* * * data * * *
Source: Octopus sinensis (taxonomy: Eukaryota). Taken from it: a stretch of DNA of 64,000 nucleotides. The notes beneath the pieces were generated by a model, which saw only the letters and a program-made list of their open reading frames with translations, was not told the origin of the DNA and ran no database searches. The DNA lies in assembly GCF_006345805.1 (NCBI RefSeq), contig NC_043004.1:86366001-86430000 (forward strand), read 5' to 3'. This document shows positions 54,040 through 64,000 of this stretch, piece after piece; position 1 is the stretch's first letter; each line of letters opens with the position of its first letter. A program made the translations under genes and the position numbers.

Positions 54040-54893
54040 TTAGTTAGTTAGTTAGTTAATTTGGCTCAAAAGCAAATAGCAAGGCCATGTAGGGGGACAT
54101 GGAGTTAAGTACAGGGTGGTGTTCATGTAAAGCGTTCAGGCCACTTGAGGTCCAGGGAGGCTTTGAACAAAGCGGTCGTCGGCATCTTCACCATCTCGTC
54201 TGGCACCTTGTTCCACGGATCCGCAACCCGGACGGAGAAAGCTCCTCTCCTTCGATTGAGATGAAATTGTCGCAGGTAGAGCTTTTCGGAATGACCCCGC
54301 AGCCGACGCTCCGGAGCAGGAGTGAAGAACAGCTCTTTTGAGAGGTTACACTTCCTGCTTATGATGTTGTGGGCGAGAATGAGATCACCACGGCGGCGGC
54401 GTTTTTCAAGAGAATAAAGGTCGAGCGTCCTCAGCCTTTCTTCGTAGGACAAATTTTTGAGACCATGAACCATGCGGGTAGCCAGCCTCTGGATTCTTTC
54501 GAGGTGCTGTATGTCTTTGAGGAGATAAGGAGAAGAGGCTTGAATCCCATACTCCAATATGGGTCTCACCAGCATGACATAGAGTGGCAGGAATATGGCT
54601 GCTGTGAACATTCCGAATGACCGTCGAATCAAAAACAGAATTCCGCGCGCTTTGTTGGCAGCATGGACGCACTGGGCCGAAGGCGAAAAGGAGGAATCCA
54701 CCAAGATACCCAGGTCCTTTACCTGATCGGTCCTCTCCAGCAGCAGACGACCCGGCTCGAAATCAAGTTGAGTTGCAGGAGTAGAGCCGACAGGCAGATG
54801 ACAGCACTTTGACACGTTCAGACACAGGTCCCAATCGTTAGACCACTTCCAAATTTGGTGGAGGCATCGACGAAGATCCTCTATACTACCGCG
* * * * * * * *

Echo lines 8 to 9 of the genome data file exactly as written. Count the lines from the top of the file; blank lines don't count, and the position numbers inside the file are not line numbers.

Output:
54501 GAGGTGCTGTATGTCTTTGAGGAGATAAGGAGAAGAGGCTTGAATCCCATACTCCAATATGGGTCTCACCAGCATGACATAGAGTGGCAGGAATATGGCT
54601 GCTGTGAACATTCCGAATGACCGTCGAATCAAAAACAGAATTCCGCGCGCTTTGTTGGCAGCATGGACGCACTGGGCCGAAGGCGAAAAGGAGGAATCCA